Wednesday, September 2, 2009

U.S. sanctions worsen Cuba's human rights situation, Amnesty International says

Patria = Homeland

There is "growing international recognition" that economic sanctions can backfire and hurt ordinary people, Amnesty International said in a 27-page report released Tuesday.
AI said the U.S. embargo against Cuba has prompted Cuban authorities to clamp down on non-violent dissidents and human rights activists. The report said:
The embargo has helped to undermine the enjoyment of key civil and political rights in Cuba by fuelling a climate in which fundamental rights such as freedom of association, expression and assembly are routinely denied.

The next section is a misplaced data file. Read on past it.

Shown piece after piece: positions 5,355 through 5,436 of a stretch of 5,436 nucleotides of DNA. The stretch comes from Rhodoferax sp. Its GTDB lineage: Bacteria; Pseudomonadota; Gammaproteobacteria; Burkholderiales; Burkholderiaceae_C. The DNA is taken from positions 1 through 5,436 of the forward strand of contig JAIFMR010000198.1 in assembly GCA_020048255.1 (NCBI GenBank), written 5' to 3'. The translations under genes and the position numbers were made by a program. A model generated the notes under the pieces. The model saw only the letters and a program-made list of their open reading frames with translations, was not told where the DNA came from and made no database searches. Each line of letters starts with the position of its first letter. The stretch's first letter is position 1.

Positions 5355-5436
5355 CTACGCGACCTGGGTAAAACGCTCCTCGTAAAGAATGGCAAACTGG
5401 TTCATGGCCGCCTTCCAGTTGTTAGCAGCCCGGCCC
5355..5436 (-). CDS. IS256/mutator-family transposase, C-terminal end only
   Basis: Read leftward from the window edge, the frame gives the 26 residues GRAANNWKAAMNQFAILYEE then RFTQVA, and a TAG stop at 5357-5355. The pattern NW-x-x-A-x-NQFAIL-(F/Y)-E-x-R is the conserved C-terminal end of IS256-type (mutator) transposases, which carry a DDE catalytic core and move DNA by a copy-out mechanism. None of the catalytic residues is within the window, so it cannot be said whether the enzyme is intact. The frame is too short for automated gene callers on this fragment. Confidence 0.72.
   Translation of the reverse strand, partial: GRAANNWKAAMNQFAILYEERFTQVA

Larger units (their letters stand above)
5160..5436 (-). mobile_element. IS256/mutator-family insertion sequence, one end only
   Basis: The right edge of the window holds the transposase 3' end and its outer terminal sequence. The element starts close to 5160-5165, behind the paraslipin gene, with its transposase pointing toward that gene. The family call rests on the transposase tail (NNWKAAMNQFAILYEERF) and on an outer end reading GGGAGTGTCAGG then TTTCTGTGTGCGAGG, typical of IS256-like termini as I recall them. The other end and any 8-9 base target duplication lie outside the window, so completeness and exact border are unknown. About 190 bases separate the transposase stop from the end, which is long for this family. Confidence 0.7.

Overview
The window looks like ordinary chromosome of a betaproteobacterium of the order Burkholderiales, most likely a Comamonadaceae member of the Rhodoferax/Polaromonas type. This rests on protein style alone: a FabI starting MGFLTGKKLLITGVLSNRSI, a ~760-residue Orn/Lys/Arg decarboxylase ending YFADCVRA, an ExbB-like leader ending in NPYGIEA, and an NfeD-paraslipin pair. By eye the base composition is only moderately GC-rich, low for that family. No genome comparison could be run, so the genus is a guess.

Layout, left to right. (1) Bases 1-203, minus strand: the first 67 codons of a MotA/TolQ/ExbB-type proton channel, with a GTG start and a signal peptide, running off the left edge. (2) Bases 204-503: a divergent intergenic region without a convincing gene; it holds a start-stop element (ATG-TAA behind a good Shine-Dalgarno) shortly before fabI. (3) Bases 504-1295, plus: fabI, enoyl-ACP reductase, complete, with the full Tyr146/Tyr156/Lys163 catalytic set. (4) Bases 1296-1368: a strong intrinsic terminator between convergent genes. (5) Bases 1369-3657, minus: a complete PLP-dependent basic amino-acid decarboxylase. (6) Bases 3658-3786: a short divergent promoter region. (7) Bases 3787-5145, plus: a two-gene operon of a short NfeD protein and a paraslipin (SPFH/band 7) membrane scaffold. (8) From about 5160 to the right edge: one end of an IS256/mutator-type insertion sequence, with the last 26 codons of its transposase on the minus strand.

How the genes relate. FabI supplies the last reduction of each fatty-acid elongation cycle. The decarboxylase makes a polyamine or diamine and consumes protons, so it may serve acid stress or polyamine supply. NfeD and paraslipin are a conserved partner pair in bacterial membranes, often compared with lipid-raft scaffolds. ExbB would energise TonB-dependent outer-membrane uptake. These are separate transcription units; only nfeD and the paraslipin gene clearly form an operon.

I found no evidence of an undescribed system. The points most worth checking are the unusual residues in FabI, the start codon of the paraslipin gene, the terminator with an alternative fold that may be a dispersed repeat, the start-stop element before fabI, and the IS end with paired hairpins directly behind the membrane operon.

AI called on Barack Obama to "take the first step towards dismantling the U.S. embargo against Cuba by not renewing the sanctions against the island under the Trading with the Enemy Act."
Under the act, the deadline to renew sanctions is Sept. 14.

Obama is likely to sign, but even if he doesn't "the Helms-Burton law would keep the sanctions in place," writes Juan Tamayo, the former foreign editor at the Miami Herald.

The AI report acknowledges that lifting the embargo is complicated. It's a many-layered beast.

Interestingly, AI completed its report without observing conditions firsthand in Cuba. Officials wouldn't let the group into the country.


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